BACKGROUND IMAGE: iSTOCK/GETTY IMAGES
When Liz Rush started her career in software development, working in algorithm programming and the use of algorithms in data analytics was not on her agenda.
“Just the term ‘algorithm development’ frightened me back then, and many developers I meet have the same feeling,” said Rush, developer evangelist for Algorhitmia, an open marketplace which now offers 1,600+ algorithms. Her job is demystifying algorithms, algorithm development and the use of pre-built algorithms to speed up software development projects and enable data analytics.
I talked with Rush about how shared algorithms eliminate a build-your-own (BYO) bottleneck in the application development process. We also chatted about her presentation, “Your Big Data’s Boring: Let’s Talk about Algorithms,” which she delivered at the 2016 Lesbians Who Tech Summit in San Francisco.
Finding a love for coding
Rush became a software developer through Ada Developers Academy, a non-profit, tuition-free code school for women in Seattle. “That’s when I fell in love with coding,” she said. Before that, she worked in marketing and translation jobs, where she acquired skills that still come into play in her developer evangelist role.
“I do a lot of code writing and producing content, like sample apps,” she said. She also creates demos and presentations that show how to reap the benefits of sharing algorithms between departments within an enterprise.
Why big data algorithms matter
At the LWT Summit, Rush told the audience of 1,500 tech pros how they can use algorithms to get value out of data. “Big data is useless unless you have the tools to do anything with it,” she said. Via algorithms, she explained, developers can see patterns in data of all types, such as images and audio, to classify unstructured data and do other analytics tasks.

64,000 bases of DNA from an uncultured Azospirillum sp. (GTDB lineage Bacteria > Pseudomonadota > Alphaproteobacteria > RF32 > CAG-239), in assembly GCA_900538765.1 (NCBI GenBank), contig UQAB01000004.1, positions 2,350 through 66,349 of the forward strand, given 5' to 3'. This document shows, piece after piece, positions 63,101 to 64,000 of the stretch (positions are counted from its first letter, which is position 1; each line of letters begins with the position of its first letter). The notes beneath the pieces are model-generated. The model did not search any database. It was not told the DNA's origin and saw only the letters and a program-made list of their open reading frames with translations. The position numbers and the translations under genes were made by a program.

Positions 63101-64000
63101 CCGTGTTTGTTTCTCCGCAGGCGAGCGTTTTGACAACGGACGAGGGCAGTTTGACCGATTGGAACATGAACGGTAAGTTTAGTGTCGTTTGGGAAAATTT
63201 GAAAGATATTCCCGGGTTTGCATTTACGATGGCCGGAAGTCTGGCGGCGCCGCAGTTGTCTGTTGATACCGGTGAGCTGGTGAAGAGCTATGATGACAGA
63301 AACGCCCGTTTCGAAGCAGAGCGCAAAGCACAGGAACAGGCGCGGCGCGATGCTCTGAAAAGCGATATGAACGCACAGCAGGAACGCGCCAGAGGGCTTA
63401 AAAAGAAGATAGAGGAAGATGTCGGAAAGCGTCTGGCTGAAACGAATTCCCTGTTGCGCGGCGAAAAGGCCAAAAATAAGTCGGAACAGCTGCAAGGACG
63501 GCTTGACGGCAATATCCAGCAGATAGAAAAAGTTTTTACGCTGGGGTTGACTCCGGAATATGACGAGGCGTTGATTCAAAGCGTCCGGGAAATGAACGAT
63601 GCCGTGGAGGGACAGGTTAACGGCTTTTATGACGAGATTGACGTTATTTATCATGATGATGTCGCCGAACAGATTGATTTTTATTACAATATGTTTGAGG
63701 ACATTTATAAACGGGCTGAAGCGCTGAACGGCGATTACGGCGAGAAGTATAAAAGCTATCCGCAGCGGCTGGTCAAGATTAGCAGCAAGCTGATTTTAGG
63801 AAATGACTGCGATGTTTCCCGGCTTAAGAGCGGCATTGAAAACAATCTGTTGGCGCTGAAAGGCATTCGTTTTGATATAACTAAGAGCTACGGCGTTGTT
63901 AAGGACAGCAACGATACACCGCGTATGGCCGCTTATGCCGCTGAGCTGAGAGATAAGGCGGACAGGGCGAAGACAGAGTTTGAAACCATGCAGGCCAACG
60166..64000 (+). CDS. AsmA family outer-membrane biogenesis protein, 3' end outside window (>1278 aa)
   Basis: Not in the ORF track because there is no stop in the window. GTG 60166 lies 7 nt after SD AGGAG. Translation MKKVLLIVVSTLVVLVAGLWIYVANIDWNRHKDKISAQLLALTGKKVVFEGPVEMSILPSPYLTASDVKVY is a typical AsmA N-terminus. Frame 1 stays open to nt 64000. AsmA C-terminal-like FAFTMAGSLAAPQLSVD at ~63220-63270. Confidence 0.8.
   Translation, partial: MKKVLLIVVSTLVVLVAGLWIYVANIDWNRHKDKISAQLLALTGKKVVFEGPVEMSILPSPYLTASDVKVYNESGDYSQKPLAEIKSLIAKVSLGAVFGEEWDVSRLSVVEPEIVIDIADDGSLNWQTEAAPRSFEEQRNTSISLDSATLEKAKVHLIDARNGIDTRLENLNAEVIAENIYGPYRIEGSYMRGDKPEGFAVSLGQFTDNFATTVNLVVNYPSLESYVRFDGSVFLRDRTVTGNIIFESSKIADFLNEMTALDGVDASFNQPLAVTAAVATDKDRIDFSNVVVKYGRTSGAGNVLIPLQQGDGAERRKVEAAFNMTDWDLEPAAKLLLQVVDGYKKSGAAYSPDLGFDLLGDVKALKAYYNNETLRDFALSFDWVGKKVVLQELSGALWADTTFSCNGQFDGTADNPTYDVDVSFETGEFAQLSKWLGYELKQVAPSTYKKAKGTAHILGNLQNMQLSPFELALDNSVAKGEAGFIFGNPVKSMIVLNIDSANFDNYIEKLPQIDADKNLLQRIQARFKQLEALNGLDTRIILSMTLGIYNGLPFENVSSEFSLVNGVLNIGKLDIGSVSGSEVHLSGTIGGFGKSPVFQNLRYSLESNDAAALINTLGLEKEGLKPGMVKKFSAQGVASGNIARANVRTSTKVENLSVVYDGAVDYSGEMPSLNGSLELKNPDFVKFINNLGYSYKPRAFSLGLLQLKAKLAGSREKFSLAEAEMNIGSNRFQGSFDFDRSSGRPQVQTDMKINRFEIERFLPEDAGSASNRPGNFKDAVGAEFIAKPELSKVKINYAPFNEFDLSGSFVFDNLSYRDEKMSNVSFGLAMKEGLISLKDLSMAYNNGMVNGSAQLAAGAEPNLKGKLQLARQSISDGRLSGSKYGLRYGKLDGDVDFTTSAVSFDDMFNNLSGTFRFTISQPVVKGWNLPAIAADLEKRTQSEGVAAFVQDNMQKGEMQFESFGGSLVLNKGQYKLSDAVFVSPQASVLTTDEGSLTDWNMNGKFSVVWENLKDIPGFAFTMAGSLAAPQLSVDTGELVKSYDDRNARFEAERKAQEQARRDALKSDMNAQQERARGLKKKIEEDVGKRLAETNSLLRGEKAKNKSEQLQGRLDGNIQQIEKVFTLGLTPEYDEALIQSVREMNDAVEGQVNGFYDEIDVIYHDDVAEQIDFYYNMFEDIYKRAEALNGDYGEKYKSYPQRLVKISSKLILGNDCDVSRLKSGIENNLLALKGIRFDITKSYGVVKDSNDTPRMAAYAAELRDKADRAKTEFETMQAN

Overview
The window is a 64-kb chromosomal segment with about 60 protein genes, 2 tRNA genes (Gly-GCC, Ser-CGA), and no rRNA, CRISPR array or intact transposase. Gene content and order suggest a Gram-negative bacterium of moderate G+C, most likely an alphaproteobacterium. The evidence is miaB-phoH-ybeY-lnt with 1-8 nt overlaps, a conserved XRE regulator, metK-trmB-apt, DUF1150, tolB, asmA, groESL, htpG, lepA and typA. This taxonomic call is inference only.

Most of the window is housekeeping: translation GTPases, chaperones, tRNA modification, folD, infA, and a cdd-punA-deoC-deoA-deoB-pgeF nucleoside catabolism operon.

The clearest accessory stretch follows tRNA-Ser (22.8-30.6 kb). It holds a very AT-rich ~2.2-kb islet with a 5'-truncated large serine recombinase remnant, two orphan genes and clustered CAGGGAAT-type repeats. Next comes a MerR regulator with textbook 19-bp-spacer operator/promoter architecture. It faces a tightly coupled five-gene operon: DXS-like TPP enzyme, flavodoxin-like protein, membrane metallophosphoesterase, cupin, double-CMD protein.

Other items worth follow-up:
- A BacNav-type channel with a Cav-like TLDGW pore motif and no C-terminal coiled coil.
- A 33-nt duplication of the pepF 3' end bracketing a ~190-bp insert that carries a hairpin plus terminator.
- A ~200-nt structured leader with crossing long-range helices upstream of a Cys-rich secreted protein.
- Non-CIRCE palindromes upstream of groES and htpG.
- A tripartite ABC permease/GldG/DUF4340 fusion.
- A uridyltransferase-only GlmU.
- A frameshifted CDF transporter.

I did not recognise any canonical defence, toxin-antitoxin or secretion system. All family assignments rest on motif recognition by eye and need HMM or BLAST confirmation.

Rush also discussed career and community-building opportunities in algorithm development during the LWT Summit. She said the growing algorithm outsourcing movement allows users to pick and choose their algorithms, giving a large number of software teams access to quality algorithms developed by experts.
Until recently, most enterprise development teams built their own algorithms. “Everybody wanted to do it themselves, sometimes just to prove that they could do it themselves,” Rush said. “I understand that impulse, as you can learn a lot from the process.”
But these teams should realize that while a BYO approach to creating algorithms worked pretty well when businesses used fewer applications, today it can limit the ability to rapidly develop new products and services. Applications are evolving rapidly, Rush noted, and shared algorithms help businesses keep their apps on the leading edge.
The value of an algorithm marketplace
Many companies understand they need an algorithm to do a specific task, but acquiring those needed algorithms is not always easy. “Traditionally, they’ve had to take the costly path of building it in-house or hiring an algorithm developer,” Rush said. Via a marketplace, businesses have the less-costly option of choosing pre-designed algorithms rather than reinventing the wheel themselves.
Start-ups, in particular, can benefit for using an algorithm marketplace. “They can get the value from the algorithm quickly without paying to build it or risking building it improperly,” she said. “Sharing algorithmic knowledge is a sure way to improve development practices.”